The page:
Mating them to a suitable RWD tranny might be an issue, though, in addition to all the electronics involved.

    KentT2014-12-10 10:19:11

    Early FF TDr on 69 VW pan
    Slowly coming back from the ashes...

    #262363
    newkitman
    Participant

    @newkitman

    Computers and complex electronics are the reason I like the older cars. Non of that complexity to deal with. If I want to lean out or richen my fuel mixture I just turn a screw rather than take the car to a repair place and pay a bundle to have a technician reprogram the chip. My 49 Ford with in-line flathead six purred like a kitten and I could tune it easily.
    newkitman2014-12-10 10:28:03

    Allen Caron
    VW based 53MGTD - "MoneyPenny"
    "If one thing matters, everything matters" - from the book The Shack

    #262364
    Jim Langan
    Participant

    @langan

    Nice post thanks. That why my Chevett kit will have a V8. Someday

    #262365
    Mark
    Participant

    @mglondonroadste

    Hi guys (and gals, if any). I’m back after being quiet for so long. That is one of my replica above with the red FiberFab body and engine cut aways. I bought the car completely assembled and only know some basis about it.

    Engine: 1964 Chevy V8 283, bored out 0.060
    Trans: Auto 400
    Rear end: Nissan Z260
    Front end, Chevette.

    Screeches tires when I put it into “drive”

    Brakes work, but are not power assisted and I believe too small for this powerhouse.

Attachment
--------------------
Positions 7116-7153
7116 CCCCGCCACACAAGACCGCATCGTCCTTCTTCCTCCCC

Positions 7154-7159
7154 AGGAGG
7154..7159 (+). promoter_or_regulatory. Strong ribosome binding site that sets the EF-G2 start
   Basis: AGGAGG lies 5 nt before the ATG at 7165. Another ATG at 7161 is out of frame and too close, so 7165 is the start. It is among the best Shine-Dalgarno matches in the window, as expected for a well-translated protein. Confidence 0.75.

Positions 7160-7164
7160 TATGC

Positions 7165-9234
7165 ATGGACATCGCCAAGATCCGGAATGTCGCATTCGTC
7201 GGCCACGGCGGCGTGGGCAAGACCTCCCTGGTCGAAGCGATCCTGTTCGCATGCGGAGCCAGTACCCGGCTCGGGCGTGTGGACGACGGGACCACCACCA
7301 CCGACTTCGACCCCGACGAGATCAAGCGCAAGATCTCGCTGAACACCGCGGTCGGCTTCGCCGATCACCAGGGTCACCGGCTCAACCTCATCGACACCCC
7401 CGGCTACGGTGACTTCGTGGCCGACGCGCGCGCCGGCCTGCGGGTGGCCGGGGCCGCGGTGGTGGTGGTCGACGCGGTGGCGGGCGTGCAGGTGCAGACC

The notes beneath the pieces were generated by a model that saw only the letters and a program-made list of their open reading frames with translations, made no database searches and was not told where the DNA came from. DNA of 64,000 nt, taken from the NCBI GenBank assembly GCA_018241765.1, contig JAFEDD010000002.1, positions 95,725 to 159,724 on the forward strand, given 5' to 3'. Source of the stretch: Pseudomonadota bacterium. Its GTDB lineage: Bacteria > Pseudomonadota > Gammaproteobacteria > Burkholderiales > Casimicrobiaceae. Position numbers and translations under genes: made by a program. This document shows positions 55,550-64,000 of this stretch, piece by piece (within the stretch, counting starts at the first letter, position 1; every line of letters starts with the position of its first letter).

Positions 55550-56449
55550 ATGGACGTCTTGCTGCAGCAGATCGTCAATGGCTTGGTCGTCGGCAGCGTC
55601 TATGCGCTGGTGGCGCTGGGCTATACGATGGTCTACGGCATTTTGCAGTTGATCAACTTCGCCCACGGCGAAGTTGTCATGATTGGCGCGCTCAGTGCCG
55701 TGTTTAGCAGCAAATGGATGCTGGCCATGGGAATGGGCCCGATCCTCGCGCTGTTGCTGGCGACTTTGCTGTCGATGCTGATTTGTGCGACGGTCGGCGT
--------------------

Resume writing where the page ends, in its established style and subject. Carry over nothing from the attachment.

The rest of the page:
Only drove it in town, too much brake force required on the pedal to feel safe at any speed. Parked it and it’s been sitting outside with only a car cover. Carpet was shot when I bought it. Seats are probably shot now.

    #262366
    Montie Henderson
    Participant

    @montie

    I really don’t know why anyone would want a v8 in one of our cars, outside of the neat look.  There’s a local guy that races the little Ford 2.3 like mine.  Claims he’s got 400+hsp in one of his cars.   He looked at my car and told me the frame would probably twist under that much power, not to mention the other stuff that would need beefed up.  It’s just not built for it.

     A friend has a 300zx dino’ed  over 450 hsp .  It’s scary to ride in, you feel the power twisting the car each time he shifts when he gets on it.  TOO Scary for me.   (Guess I’m getting OLD)

    I would like a little more power though, but I probably don’t really need it I seldom go more than 45.  Too much fun on the back roads. 

    #262367
    edward ericson
    Participant

    @edsnova

    Welcome back, Mark!

Viewing 20 posts - 1 through 20 (of 20 total)
  • You must be logged in to reply to this topic.